U.S. expatriates, such as you, face unique tax challenges that US stateside residents do not face. One of the most significant challenges is the understanding and the application of U.S. and foreign tax laws, foreign account and foreign asset reporting. You may face such hurdles as sale or rental of your home, moving expenses, state residency issues, foreign earned income and housing exclusions, foreign tax credits, foreign tax planning, tax equalization, social security totalization and much more. Your taxable income may increase substantially due to a foreign assignment, related expenses paid or reimbursed by your employer and additional taxes by U.S. and/or the foreign country. Also there are plenty of potential pitfalls that can financially cost you.

It’s very crucial to understand the US tax laws that affects US Expatriates. Due to the ever-changing U.S. and foreign tax laws, we highly recommend that you seek professional advice when completing your income tax returns.

A U.S. expatriate is a citizen or resident of the U.S. who lives outside the U.S. for more than one year.

As a U.S. citizen or resident, you are always required to file a U.S. tax return and report your worldwide income to the Internal Revenue Service (IRS).

However, your U.S. income tax returns will be substantially more complex during your foreign assignment. Most U.S. expatriates will need to file additional forms and schedules with their Form 1040, common forms for expatriates include:

Form 2555 – To claim earned income (FEIE) and housing exclusions.
Form 1116 – To claim a foreign tax credit.
Schedule E – To report rental income or loss from the rental of your home.
Form 8938 – To report your specified foreign financial assets.
The location where you file your federal tax return will change while you are on foreign assignment and will vary depending on whether an accompanying payment is required. Your tax advisor can assist with e-filing or paper filing as appropriate for your scenario.

Foreign Bank Account Reporting Requirement (FBAR)

Any U.S. person having an interest in a foreign bank account or other foreign financial account during the year may be required to report that interest on Form TD F90-22.1.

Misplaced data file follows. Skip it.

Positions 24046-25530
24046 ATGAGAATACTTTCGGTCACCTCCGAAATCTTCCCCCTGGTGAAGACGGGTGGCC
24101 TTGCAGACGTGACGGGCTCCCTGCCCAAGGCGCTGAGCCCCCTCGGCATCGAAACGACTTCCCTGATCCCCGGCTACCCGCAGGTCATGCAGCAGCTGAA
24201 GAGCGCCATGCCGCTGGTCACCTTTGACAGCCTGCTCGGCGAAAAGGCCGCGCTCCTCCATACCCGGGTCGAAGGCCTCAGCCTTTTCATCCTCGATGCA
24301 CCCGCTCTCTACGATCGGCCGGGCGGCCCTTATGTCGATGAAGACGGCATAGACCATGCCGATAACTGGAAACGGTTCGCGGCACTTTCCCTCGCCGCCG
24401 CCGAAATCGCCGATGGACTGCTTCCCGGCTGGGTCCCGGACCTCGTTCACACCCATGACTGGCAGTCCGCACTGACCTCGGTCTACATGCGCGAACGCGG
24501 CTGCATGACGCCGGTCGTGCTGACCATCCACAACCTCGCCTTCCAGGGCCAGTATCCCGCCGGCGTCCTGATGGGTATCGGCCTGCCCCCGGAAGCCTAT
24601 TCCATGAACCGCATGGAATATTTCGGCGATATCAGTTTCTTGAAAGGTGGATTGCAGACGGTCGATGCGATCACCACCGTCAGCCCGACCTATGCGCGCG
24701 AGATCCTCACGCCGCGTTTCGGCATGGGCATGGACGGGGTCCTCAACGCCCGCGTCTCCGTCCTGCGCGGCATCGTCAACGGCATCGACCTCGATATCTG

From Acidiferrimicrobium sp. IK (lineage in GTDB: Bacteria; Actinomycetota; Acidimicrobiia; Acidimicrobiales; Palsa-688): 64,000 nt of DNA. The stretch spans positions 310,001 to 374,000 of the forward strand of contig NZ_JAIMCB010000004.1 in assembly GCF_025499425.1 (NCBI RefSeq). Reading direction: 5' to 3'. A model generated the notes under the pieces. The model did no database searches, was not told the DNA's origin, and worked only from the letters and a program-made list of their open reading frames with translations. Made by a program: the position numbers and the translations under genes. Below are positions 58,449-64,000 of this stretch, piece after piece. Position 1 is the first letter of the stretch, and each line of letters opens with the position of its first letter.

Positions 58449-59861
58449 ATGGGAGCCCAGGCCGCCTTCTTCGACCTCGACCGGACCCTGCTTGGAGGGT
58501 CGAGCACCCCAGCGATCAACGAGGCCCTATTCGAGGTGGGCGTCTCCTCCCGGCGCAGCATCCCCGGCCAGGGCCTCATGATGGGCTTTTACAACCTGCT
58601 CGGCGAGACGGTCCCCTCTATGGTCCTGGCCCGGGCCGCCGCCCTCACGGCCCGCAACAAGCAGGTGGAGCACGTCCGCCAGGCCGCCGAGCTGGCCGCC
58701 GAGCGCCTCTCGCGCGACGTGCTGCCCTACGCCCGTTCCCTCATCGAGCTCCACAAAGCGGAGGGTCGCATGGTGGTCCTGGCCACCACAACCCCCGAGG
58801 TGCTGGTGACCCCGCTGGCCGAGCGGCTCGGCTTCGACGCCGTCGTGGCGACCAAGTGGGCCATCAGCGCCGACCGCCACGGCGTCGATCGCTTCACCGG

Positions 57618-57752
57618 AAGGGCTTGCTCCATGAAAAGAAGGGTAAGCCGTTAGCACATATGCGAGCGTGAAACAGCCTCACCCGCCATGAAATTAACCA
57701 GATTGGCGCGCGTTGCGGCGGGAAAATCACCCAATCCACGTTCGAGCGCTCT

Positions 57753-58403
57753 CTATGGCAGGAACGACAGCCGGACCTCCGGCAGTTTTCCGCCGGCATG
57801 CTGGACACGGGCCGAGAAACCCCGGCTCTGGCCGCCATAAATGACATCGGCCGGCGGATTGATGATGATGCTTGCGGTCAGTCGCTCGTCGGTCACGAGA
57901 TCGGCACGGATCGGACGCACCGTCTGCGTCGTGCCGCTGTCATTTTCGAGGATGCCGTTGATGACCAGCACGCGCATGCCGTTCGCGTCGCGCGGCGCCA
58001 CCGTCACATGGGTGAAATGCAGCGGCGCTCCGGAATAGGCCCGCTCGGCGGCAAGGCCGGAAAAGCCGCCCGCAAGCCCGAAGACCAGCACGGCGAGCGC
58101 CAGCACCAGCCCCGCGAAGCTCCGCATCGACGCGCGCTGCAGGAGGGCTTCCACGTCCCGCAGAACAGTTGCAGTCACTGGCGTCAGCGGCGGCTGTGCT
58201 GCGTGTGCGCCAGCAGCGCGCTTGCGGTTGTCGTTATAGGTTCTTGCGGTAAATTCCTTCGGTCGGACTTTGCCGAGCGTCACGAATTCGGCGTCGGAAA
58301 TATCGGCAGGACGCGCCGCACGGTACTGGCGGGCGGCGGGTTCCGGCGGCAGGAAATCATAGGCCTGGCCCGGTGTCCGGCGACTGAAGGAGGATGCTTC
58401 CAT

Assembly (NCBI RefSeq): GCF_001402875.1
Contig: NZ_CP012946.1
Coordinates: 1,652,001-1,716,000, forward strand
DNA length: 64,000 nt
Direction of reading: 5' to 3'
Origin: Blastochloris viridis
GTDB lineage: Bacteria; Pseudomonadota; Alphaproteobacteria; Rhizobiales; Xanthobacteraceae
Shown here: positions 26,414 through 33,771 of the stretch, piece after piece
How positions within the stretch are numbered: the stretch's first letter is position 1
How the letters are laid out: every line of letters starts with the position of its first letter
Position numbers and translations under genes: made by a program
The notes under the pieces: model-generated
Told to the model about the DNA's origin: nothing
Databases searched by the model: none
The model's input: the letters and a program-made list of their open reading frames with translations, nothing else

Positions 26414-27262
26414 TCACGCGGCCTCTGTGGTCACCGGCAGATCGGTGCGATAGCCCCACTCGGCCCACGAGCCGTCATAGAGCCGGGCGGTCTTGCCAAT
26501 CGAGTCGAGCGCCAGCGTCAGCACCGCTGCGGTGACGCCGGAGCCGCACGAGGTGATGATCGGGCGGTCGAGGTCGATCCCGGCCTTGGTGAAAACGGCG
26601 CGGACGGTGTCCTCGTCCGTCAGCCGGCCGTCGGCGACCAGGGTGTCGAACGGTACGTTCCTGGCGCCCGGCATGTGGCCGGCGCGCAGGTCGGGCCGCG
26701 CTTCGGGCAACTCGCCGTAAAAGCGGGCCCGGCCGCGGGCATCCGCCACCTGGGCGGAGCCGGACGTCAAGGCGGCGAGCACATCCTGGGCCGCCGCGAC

This form is used to report any foreign financial accounts (this include bank accounts, brokerage accounts, mutual funds, unit trust, and other typed of financial accounts) with which you have a financial interest or have signature authority. If the aggregate balance of these accounts does not exceed $10,000 at any time during the year no report needs to be filed. If the aggregate balance does exceed $10,000 at any time during the year, this form must be completed and filed by June 30 of the following year. This is merely a reporting requirement and will not result in any type of tax liability. However, the penalties that can be imposed for failing to file this particular form can be very severe (including potential jail time), so compliance with this requirement is imperative.

FATCA US Taxes Law

FATCA Overview

  1. What is the Foreign Account Tax Compliance Act (FATCA)? FATCA is a US law which requires all financial institutions (FIs) outside of the US (also known as Foreign Financial Institutions, or FFIs) to regularly submit information on financial accounts held by US persons to the US Internal Revenue Service (US IRS). The US’ intent of FATCA is to deter and detect US tax evasion through the use of foreign financial accounts. Failure to comply with the reporting obligations under FATCA will result in the US Government imposing a 30% withholding tax on certain gross payments made from the US to non-compliant FFIs. More information on FATCA can be found on the IRS FATCA webpage.


  1. Who is affected by FATCA?

The reporting obligations under FATCA primarily affect FFIs, which can include banks, insurance companies, investment managers and custodians. Under US FATCA Regulations, a FFI refers to any non-US entity that:

(a) Accepts deposits in the ordinary course of a banking or similar business;

(b) As a substantial portion of its business, holds financial assets for the account of others;

(c) Conducts as a business (or is managed by an entity that conducts as a business) one or more of the following activities or operations for or on behalf of a customer: (i) trading in money market instruments (cheques, bills, certificates of deposit, derivatives, etc); foreign currency; foreign exchange, interest rate and index instruments; transferable securities; or commodity futures; (ii) individual or collective portfolio management; or (iii) otherwise investing, administering, or managing funds, money or financial assets on behalf of other persons; or

(d) Is an insurance company (or the holding company of an insurance company) that issues, or is obligated to make payments with respect to, a Cash Value Insurance Contract or an Annuity Contract.


  1. Who is considered as a US Person? For the purpose of FATCA, a US Person means:

(a) A citizen or lawful permanent resident (including US green card holder) of the US; or

(b) A partnership or corporation organized in the US or under the laws of the US or any State thereof, or a trust if: (i) a court within the US would have authority under the applicable law to render orders or judgments concerning substantially all issues regarding the administration of the trust; and (ii) one or more US persons have the 2 authority to control all substantial decisions of the trust, or an estate of a decedent that is a citizen or resident of the US. The definitions above are to be interpreted in accordance with the provisions of the US Internal Revenue Code.